Q. A lot of companies still look outside when they have to find their leadership. Is that trend changing now? CEO succession is often a two- or three-year project, sometimes even longer. We work with the top leadership team to develop future options and there are various interventions that we make in terms of identifying, assessing and developing leaders. But, usually, at the time of the decision to appoint a CEO, the board requires an external search to validate the decision they are going to make or to benchmark it.
Statistically, when at least half of the work for a CEO succession project is undertaken, it is more effective when an external view or perspective is added to that process. Often, we look externally to complement the process, even if there are strong internal options. Q. India has a lot of family-owned businesses. Do you think leadership across them is changing? Yes, I do. We are deeply involved in advising families on leadership transitions, particularly when the second or third generation of families are at a point when they want to professionalise the company. Often, they are interested in doing two things: Building boards in line with global corporate governance standards, and appointing and developing leaders that are outside of the family. Q. What are the traits you look for in a leader? For years we looked at experience as the basis for predicting future success. What we have come to understand is, in today’s world, given the speed of change, given the complexity of leadership, it is actually the potential and the ability to adapt and learn, and engage with diverse constituents that are actually more important ingredients than specific sectoral experience. And so we are looking to identify individuals with these characteristics. We have a model for identifying these characteristics in individuals.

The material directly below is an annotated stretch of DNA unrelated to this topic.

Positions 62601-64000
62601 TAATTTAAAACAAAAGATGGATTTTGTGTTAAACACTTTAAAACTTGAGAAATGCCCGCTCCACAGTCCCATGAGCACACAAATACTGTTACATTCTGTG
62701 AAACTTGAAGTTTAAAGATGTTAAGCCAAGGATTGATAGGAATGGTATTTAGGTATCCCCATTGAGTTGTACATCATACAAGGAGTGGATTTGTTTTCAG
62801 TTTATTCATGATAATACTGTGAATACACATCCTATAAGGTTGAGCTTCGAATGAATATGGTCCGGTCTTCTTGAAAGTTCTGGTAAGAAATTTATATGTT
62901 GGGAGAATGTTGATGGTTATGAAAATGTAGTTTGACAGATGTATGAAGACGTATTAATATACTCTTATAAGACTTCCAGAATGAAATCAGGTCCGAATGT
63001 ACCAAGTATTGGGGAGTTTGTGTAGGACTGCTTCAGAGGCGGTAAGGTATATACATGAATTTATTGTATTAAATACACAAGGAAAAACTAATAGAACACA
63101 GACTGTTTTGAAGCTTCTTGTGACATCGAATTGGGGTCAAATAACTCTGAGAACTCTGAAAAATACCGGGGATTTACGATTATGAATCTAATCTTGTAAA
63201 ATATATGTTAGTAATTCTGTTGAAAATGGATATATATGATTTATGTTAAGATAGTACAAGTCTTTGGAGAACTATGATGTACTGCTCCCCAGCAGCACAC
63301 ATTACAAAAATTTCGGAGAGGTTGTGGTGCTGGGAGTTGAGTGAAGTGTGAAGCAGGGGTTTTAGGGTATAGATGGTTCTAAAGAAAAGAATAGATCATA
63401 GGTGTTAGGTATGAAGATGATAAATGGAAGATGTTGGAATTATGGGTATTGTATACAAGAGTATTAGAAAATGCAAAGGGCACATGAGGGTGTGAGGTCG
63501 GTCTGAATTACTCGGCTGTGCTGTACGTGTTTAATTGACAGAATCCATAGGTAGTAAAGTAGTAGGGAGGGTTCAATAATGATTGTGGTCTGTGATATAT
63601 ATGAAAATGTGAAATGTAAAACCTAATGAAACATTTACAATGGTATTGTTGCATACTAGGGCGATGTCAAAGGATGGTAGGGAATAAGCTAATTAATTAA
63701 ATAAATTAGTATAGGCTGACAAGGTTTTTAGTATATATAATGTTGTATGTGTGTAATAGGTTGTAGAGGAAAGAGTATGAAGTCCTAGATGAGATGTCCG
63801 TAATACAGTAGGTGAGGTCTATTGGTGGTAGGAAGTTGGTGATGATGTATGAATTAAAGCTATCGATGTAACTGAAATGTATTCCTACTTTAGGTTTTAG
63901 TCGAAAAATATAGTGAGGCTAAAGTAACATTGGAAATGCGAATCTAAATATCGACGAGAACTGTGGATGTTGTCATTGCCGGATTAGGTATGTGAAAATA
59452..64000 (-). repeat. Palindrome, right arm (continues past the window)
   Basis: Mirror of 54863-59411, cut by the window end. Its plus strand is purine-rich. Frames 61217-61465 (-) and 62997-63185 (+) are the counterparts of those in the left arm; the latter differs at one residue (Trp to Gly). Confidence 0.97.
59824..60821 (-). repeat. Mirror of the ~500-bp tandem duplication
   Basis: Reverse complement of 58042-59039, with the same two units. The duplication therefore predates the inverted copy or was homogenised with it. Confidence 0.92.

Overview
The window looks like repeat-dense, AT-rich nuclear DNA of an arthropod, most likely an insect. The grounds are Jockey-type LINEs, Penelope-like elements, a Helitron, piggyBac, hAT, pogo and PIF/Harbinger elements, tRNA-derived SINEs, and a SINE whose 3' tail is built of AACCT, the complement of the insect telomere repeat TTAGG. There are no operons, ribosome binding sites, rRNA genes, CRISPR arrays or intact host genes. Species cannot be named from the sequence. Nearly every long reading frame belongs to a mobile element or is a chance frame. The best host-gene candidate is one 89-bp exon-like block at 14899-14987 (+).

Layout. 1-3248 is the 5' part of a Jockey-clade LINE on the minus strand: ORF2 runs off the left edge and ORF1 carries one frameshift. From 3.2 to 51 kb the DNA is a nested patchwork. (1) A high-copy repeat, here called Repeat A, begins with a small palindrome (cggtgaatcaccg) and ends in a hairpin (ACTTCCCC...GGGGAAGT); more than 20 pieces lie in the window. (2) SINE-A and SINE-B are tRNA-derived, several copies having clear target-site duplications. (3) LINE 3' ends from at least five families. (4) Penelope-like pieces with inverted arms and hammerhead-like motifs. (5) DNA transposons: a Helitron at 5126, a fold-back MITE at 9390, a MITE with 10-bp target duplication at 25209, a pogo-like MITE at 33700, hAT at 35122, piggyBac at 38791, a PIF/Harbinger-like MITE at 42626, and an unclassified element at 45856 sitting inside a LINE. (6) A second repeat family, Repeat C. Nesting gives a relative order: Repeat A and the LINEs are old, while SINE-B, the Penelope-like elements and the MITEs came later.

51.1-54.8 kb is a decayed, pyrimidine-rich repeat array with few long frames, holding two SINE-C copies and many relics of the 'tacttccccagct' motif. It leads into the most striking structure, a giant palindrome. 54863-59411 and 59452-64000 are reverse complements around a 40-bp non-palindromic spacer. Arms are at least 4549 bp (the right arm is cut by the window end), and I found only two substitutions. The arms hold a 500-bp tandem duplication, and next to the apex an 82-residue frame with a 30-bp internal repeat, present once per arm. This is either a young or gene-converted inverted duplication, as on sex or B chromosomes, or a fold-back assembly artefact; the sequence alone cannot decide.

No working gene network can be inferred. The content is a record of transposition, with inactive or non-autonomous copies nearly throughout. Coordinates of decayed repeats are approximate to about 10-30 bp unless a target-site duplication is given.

Q. What are the components of that model? We look at four characteristics. One is determination or resilience. Because you need to be able to push through in the face of a lot of resistance. Second is insight. There is a tsunami of data in today’s world. So you need to have the ability to distil and draw insights from that data quickly; you don’t have the luxury of time anymore. The third is engagement. That is the ability to engage with diverse stakeholder groups, and engaging emotionally as much as intellectually. The fourth is curiosity. If an individual is not curious about themselves and the world, they will fail as a leader because the world is changing rapidly.